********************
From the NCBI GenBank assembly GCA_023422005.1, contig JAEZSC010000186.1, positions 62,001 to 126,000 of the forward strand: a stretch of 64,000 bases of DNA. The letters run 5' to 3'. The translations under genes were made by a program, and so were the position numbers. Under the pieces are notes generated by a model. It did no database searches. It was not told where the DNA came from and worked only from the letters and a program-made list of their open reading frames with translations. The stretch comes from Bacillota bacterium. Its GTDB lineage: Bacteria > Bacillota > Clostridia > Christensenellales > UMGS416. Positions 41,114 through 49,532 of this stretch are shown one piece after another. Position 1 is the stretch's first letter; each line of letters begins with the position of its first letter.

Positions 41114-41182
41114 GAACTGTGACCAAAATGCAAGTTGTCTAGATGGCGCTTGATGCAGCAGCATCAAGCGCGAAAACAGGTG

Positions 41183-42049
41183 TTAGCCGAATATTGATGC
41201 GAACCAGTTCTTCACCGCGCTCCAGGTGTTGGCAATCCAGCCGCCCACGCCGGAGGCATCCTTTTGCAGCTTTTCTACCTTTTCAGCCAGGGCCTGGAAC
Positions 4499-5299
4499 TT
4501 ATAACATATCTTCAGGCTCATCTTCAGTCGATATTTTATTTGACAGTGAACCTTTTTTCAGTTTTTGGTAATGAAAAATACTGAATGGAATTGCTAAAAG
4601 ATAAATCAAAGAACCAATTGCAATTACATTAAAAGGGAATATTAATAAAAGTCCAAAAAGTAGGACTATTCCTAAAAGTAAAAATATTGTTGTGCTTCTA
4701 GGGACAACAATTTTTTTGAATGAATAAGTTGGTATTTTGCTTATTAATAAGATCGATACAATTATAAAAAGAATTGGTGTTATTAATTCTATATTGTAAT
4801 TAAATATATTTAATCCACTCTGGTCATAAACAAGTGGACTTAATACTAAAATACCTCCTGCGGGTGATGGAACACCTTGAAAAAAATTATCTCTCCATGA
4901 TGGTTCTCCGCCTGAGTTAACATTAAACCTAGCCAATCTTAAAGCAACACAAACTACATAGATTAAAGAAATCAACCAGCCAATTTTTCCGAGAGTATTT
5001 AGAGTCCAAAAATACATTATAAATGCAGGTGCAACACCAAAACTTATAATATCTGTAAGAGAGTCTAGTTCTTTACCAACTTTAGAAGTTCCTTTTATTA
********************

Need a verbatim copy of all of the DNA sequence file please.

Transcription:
From the NCBI GenBank assembly GCA_023422005.1, contig JAEZSC010000186.1, positions 62,001 to 126,000 of the forward strand: a stretch of 64,000 bases of DNA. The letters run 5' to 3'. The translations under genes were made by a program, and so were the position numbers. Under the pieces are notes generated by a model. It did no database searches. It was not told where the DNA came from and worked only from the letters and a program-made list of their open reading frames with translations. The stretch comes from Bacillota bacterium. Its GTDB lineage: Bacteria > Bacillota > Clostridia > Christensenellales > UMGS416. Positions 41,114 through 49,532 of this stretch are shown one piece after another. Position 1 is the stretch's first letter; each line of letters begins with the position of its first letter.

Positions 41114-41182
41114 GAACTGTGACCAAAATGCAAGTTGTCTAGATGGCGCTTGATGCAGCAGCATCAAGCGCGAAAACAGGTG

Positions 41183-42049
41183 TTAGCCGAATATTGATGC
41201 GAACCAGTTCTTCACCGCGCTCCAGGTGTTGGCAATCCAGCCGCCCACGCCGGAGGCATCCTTTTGCAGCTTTTCTACCTTTTCAGCCAGGGCCTGGAAC
Positions 4499-5299
4499 TT
4501 ATAACATATCTTCAGGCTCATCTTCAGTCGATATTTTATTTGACAGTGAACCTTTTTTCAGTTTTTGGTAATGAAAAATACTGAATGGAATTGCTAAAAG
4601 ATAAATCAAAGAACCAATTGCAATTACATTAAAAGGGAATATTAATAAAAGTCCAAAAAGTAGGACTATTCCTAAAAGTAAAAATATTGTTGTGCTTCTA
4701 GGGACAACAATTTTTTTGAATGAATAAGTTGGTATTTTGCTTATTAATAAGATCGATACAATTATAAAAAGAATTGGTGTTATTAATTCTATATTGTAAT
4801 TAAATATATTTAATCCACTCTGGTCATAAACAAGTGGACTTAATACTAAAATACCTCCTGCGGGTGATGGAACACCTTGAAAAAAATTATCTCTCCATGA
4901 TGGTTCTCCGCCTGAGTTAACATTAAACCTAGCCAATCTTAAAGCAACACAAACTACATAGATTAAAGAAATCAACCAGCCAATTTTTCCGAGAGTATTT
5001 AGAGTCCAAAAATACATTATAAATGCAGGTGCAACACCAAAACTTATAATATCTGTAAGAGAGTCTAGTTCTTTACCAACTTTAGAAGTTCCTTTTATTA